Thank you for giving us the opportunity to do your direct mail production. But we need a bit more clarity from you as to what you truly want.
You say you want your packages to be personalized. That’s why we’ve been inkjetting your recipient’s name and address on the envelope and on the letter. We’ve even used a blue handwriting font on the envelope occasionally to boost the personal touch.
But then you say you want to save money. So that’s why we suggested using First Class Presort, Standard, or Non-profit rates as appropriate. These presorted rates save you 10 cents, 20 cents, and 30 cents respectively per letter mailed. They do require a barcode, which we inconspicuously tuck away in the far right corner of the envelope.
You say you want your envelopes opened, so we put a live stamp on them. After all, market testing shows that stamps get opened before meters, and meters get opened before preprinted indicias. If you want more of a good thing, we can put multiple stamps on your envelope.
We can put a mailer’s cancellation over the stamps, too. You see, the post office only cancels First Class mail these days (too much volume, not enough time in the day). So any envelope arriving with a cancellation mark increases the mail’s perceived importance.
But then you say you want to save money, so you want to use a window envelope.
Here is where you’ve lost me.
Any pretense of the letter being a personalized letter goes right out the window. Literally.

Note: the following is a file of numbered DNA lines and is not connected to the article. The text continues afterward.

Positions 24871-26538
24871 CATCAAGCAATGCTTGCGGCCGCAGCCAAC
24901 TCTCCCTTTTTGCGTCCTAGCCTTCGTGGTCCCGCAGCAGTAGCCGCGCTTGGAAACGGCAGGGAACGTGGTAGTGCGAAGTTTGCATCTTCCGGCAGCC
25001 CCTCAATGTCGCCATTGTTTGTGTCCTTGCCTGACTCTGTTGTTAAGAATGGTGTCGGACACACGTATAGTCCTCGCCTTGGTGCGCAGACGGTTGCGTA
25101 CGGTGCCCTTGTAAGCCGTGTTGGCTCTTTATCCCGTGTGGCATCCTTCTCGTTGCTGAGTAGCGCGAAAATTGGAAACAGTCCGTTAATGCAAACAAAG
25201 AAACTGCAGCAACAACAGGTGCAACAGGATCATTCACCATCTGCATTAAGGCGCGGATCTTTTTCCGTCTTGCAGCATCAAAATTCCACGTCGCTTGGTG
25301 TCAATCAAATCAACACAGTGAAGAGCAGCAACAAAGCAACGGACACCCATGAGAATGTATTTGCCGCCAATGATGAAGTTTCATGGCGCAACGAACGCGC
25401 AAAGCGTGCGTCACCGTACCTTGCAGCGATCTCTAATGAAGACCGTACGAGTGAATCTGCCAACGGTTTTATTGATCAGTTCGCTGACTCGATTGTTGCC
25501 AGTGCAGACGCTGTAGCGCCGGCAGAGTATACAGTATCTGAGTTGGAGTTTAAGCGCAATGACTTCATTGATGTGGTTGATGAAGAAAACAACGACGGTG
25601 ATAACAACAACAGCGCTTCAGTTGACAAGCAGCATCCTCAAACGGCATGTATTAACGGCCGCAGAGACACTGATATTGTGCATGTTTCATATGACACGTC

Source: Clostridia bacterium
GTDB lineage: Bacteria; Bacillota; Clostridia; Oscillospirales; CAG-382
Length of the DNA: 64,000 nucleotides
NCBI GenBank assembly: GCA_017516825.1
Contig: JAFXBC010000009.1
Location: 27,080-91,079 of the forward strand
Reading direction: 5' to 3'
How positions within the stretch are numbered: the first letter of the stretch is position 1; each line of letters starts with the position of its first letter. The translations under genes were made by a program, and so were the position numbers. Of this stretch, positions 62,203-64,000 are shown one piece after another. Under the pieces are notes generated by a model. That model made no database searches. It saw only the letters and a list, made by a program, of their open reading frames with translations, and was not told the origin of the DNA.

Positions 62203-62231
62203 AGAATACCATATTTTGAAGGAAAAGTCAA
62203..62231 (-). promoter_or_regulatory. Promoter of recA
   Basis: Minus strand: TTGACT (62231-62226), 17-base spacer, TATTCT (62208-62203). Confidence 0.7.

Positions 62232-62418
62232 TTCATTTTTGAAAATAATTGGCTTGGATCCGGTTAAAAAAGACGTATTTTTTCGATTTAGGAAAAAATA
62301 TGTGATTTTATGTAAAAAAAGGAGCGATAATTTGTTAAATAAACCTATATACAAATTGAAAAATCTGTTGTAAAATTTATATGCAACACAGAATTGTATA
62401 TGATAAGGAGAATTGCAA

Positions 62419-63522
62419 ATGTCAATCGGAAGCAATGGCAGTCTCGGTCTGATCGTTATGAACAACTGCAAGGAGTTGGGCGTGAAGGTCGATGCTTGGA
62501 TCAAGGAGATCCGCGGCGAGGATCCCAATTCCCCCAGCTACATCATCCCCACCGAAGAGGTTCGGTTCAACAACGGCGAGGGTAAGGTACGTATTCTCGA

If you’re going to use a window, you’re going to get a barcode, whether you like it or not IF you want a presorted class of mail. Worse yet, the barcode will be on the letter, so that it can show through the window, further diminishing your efforts at personalization.
If you’re going to use a window, forget the stamps. No one’s going to believe it is a personalized letter anyway. Anyone who sees this window package is going to know it’s a bulk mailing. So there. You don’t mail your Mother’s Birthday card in a window envelope, do you?
Yes, you’ll save money because you’ll avoid several production steps, but you’ll lose the very thing you were trying to achieve in the first place: a personal one-on-one communication with your membership.
You could flip the conversation, and include a generic, non-personalized letter in the personally addressed envelope. Then we could use all the tricks-of-the-trade available to us to get your envelopes opened. But the interior would not be recipient-specific.
So you’re between the proverbial rock and a hard spot. I can see why you’re befuddled. On one hand, you want a personalized one-to-one communication. On the other hand, you need to save money.
It sounds so straight forward, but it isn’t.
You have a lot of options, but they can be mutually exclusive. Short of changing your format to a postcard or a flyer—both of which have obvious limitations—you’ll have to compromise somewhere.
Please let me know how I can help “de-fuddle” you.